By Michael Beisty
Mature distance runners could be excused for thinking you only have to concentrate on high quality speed work to offset the impacts of aging on distance running performance. Certainly, a lot of the contemporary literature supports regular fast running as a means to reduce the impact of aging on performance.
For the mature competitive runner it can be tempting to do minimal mileage and overdo the quality. High quality running – with a particular focus on anaerobic work – may deliver some exceptional results in the short to medium term but to achieve sustainability in performance levels you do need an adequate aerobic base. Regular speed-work can be a grind and psychologically tough. So what is a healthy balance for the mature distance runner that can ensure consistent performance, minimizing the risk of breakdown or burnout?
I have found a soft quality program (SQP) that focuses on endurance an ideal way of building aerobic capacity whilst at the same time enabling a degree of performance progression. Put simply, my concept of a SQP is to include faster than steady pace running (primarily no faster than 5km race pace) on a regular but less structured basis – targeted to mature distance runners competing at 5km to half marathon. A SQP relies on feel and effort as opposed to time and distance, and is more easily adaptable to natural surroundings. You search for grasslands and ovals, dirt trails & parklands that allow fast and controlled running but you steer away from the track. You only train once per day and maintain reasonable but not excessive weekly mileage eg 40-50kpw for the beginner and 80-90kpw for the experienced and 100-120kpw for the elite.
I describe a SQP as something that is mildly stretching, supports progression in performance but doesn’t exhaust the athlete, physically or mentally. The regularity of this sort of lower quality (but above steady state) running is more challenging than it may seem. Yet it is also an ideal way to ensure some intensity in your training without it feeling onerous.
The Essential Elements of a SQP
- Use of fortnightly to 4 weekly training cycles;
- A taper week – every 4th or 5th week halve your mileage to consolidate the previous block of training – have a rest day this week if you feel the need;
- Train in natural surroundings and on grass or dirt as much as possible;
- Conduct shorter repetitions (200-600m) at 5 km race pace/effort with a higher number of reps and short rest intervals eg 8-10×400, 200 jog;
- Always err towards a smaller number of reps for anything above 600, at slightly faster than 5km race pace/effort eg 3 x 800, 3 x 1km, 2 x 1600, 2x 2km;
- Rely on effort and run as much as possible without timing your reps;
- Use “real” fartlek – this can be your toughest session. Challenge yourself to include hard surge efforts at different speeds or over undulating courses, say the middle 6km of a 12km run;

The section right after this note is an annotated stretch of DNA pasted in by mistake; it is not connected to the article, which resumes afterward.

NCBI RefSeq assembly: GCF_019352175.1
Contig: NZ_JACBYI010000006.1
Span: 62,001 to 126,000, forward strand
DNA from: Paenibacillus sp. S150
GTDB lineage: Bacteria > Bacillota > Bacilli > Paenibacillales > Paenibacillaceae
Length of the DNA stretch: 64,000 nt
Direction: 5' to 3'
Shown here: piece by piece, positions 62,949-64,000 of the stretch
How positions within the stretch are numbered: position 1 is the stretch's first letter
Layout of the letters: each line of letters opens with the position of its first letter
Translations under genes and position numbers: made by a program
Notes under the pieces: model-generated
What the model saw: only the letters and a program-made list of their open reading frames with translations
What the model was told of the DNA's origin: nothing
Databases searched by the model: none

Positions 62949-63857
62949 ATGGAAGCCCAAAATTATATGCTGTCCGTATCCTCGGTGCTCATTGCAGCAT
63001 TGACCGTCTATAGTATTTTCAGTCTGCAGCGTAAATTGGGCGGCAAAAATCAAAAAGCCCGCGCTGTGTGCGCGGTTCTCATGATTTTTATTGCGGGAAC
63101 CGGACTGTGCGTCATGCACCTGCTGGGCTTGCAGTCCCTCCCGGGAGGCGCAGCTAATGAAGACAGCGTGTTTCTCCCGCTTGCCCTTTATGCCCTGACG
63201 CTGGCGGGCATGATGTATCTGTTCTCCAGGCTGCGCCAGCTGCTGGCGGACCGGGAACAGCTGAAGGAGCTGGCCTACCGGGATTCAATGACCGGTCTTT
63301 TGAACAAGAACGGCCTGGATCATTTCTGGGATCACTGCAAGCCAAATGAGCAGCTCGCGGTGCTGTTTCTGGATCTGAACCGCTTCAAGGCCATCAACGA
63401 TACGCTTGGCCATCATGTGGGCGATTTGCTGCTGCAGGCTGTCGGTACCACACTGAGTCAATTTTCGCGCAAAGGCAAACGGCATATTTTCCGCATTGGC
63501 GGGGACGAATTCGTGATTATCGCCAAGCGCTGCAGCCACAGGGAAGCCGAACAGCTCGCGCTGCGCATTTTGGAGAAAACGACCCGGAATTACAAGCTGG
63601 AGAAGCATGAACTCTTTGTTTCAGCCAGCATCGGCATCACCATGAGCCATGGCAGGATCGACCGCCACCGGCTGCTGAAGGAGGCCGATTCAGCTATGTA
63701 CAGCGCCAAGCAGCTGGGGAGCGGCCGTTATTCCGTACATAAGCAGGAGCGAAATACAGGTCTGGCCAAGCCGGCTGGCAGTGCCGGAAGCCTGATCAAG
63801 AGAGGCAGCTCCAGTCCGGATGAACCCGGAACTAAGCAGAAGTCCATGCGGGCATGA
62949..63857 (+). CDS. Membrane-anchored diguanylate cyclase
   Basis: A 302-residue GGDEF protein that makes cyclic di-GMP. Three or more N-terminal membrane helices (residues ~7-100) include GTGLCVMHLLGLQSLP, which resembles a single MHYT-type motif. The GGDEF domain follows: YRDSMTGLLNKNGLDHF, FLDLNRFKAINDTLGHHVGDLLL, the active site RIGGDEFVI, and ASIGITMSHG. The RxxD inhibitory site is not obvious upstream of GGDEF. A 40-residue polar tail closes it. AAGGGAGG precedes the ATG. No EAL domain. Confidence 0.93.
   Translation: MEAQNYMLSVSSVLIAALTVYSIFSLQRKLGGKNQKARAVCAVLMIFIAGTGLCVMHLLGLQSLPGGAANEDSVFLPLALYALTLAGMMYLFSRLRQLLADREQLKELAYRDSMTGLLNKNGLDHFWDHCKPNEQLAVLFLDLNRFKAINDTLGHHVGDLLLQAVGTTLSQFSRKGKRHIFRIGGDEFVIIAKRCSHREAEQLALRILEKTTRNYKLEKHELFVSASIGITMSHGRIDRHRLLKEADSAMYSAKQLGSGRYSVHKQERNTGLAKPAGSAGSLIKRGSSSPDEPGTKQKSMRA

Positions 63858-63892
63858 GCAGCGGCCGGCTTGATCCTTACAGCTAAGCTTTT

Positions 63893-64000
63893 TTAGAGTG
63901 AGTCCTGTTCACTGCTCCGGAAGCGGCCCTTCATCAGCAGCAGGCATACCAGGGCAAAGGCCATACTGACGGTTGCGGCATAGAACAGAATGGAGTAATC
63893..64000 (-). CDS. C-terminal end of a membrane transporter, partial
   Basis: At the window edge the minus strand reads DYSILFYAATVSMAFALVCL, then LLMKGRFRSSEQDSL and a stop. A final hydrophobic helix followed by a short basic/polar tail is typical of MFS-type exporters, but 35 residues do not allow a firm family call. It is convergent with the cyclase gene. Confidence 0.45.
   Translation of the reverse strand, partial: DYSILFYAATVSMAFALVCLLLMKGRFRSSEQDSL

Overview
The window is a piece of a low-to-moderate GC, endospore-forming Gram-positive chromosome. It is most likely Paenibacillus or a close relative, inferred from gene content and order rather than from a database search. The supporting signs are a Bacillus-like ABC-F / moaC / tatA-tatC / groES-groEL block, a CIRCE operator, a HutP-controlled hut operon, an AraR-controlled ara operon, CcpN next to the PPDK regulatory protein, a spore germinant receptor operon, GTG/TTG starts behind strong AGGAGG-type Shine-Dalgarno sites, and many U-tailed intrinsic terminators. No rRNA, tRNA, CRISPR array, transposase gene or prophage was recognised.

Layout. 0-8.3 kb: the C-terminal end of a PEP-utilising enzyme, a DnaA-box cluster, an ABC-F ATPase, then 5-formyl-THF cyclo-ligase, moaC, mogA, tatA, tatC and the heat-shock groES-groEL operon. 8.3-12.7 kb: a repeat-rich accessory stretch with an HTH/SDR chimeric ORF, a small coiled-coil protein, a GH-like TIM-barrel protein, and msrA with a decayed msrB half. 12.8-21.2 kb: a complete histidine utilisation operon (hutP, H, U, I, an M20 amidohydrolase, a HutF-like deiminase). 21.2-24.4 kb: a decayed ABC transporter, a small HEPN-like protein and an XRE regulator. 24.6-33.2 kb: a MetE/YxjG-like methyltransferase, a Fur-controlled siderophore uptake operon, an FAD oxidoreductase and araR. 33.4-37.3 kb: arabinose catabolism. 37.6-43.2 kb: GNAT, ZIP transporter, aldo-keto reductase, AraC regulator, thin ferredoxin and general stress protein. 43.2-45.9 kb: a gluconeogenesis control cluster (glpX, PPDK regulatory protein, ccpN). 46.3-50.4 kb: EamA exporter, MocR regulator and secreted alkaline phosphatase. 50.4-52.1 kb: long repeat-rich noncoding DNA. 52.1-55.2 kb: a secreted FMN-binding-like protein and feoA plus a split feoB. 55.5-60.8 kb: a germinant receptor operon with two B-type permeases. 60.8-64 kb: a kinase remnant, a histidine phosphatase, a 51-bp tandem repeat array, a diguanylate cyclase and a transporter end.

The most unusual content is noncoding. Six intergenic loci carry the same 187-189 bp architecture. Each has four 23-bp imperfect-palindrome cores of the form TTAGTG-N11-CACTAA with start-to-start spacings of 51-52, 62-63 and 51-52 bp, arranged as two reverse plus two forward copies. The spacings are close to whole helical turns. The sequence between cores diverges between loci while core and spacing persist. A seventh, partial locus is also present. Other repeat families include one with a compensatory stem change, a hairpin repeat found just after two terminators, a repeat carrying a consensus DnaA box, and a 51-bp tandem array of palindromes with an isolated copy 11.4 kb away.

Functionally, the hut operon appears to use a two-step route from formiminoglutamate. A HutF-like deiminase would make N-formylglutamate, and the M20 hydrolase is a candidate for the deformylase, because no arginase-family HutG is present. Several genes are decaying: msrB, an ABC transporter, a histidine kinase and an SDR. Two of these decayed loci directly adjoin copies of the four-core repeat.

- Judicious use of tempo runs at 5-10km;
- Over time, let your steady runs build to faster paces if the urge arises but don’t be afraid to have gentle runs to ensure adequate recovery;
- Run the second half of your Sunday long run significantly faster than the first and kick down the last 2km – only check your split at half way;
- To enable reasonable pace, long runs are limited to 16km, increasing to 20km twice per week only (Wed/Sun) if training for half marathons;
- Have 3 days steady running between particularly hard efforts/sessions;
- Race at least every fortnight at your local club or masters event, or park run; and
- Use race performance to gauge progression.
When using a SQP you can expect the speed of your training to increase for the same effort expended as you progressively work through the blocks of training. You can also expect that your mileage may increase incrementally in tandem with your speed capability – though significant increases in mileage are not essential. You may also find significant improvements in race outcomes if you choose to have a hard race at the end of your taper week.
I must remind the reader that to achieve optimal results from a SQP it is absolutely necessary to build the base. I build up to and hold 80kpw for 2 months and use the first block of the SQP as an adaptation cycle, gradually moving into the program. So for example, a mature runner returning from a significant lay-off may take 5 months to build up to 80kpw from zero, then hold 2 months at 80-90kpw (with some limited soft quality work), and take 1 month to adapt to the program proper.
For me, in my fifties and sixties, when returning from lay-offs I have found that physical adaptation kicks in at 80kpw. My running becomes free flowing and I can actually feel the strength seeping back into my body. Its discernible. Only when I reach this level of fitness through steady running do I start to introduce faster work. You will know when the time is right.